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Weekend Whipper: A Cam-Ripping Close Call in Norway

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You know the dilemma: either you place a large cam and block a bomber hand jam, or you opt for a smaller, hard-to-place cam that leaves the good jam free.

Sebastian Menze, who will compete in his first Paraclimbing World Championship this September, opted for the latter on Venuspassagen, a powerful trad line near Bergen, Norway, that’s graded Norwegian 7+ (roughly 5.11d).

The Climb is something of a rare gem for the region where the rock—which Sebastian says is generally either “compact granite” or gneiss—tends not to form continuous crack features. Following a left-angling crack on the short, slippery, and slightly overhanging cliff, Venuspassagen starts out with bomber hand jams, bad feet, and powerful moves. But things gets mighty awkward when the crack briefly disappears at half-height. This is where Sebastian attempts a “weird, bunched up, twisty kinda move” and takes to the air.

He wasn’t frightened, he says. Twice before he’d fallen in that same spot and twice before the cam had held. But this time it didn’t.

The piece is quite difficult to place, he says, and you’d really rather put a big cam where your left hand is jamming, but that makes the move even harder.

“I was a little surprised [the piece] came out,” he says, “and improved the placement on subsequent tries. I still haven’t sent the route, but hope that some rest, lower temperatures and not having an empty chalkbag will help me next time.”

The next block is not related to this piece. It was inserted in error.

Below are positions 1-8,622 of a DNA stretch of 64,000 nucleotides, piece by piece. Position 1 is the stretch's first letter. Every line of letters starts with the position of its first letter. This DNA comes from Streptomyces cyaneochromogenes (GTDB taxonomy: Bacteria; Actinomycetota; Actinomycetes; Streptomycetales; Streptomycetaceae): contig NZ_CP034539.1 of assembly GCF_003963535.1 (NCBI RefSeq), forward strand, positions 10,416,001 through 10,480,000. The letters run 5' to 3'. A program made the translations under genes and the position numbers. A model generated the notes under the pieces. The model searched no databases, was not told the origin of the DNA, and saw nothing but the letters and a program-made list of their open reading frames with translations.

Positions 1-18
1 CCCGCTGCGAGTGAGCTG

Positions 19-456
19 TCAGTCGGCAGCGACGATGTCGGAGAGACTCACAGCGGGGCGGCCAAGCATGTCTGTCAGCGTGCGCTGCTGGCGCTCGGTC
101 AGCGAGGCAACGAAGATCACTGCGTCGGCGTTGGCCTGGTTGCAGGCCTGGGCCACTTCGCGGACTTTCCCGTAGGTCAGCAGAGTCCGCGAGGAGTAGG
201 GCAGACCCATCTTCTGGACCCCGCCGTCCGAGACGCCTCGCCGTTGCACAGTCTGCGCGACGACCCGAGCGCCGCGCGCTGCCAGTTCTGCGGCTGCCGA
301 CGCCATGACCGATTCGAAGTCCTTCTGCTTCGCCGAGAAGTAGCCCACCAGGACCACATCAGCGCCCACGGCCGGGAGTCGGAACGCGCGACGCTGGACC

As a short climb, the blown cam placement put Sebastian perilously close to the ground. If it weren’t for some alert work by his belayer, who had very little slack in the system, we might be telling a different story. He’s also lucky that shrubby tree wasn’t a little further to the left.

Sebastian lost his left foot in an accident when he was a kid and now climbs with a prosthesis on his left leg. “I started climbing eight years ago, and after some bouldering and sport climbing, I fell in love with trad climbing. By default I am using my good leg a lot more, but can stand on small edges with the prosthesis too, as long as I see them. I remember breaking at least two prostheses on lead falls, before I switched from climbing with a carbon foot to one of the new climbing feet made by Evolv.”

“Paraclimbing is picking up speed here in Norway,” he says. “We have our first national team this year and I will compete in my first Paraclimbing World Championship in September. I can really recommend Norway if you like granite and adventure climbing, just plan some extra time as it can be a tad rainy sometimes.”

Happy Friday. Be safe out there this weekend!

Readers, please send your whipper videos, information, and any lessons learned to Anthony Walsh,

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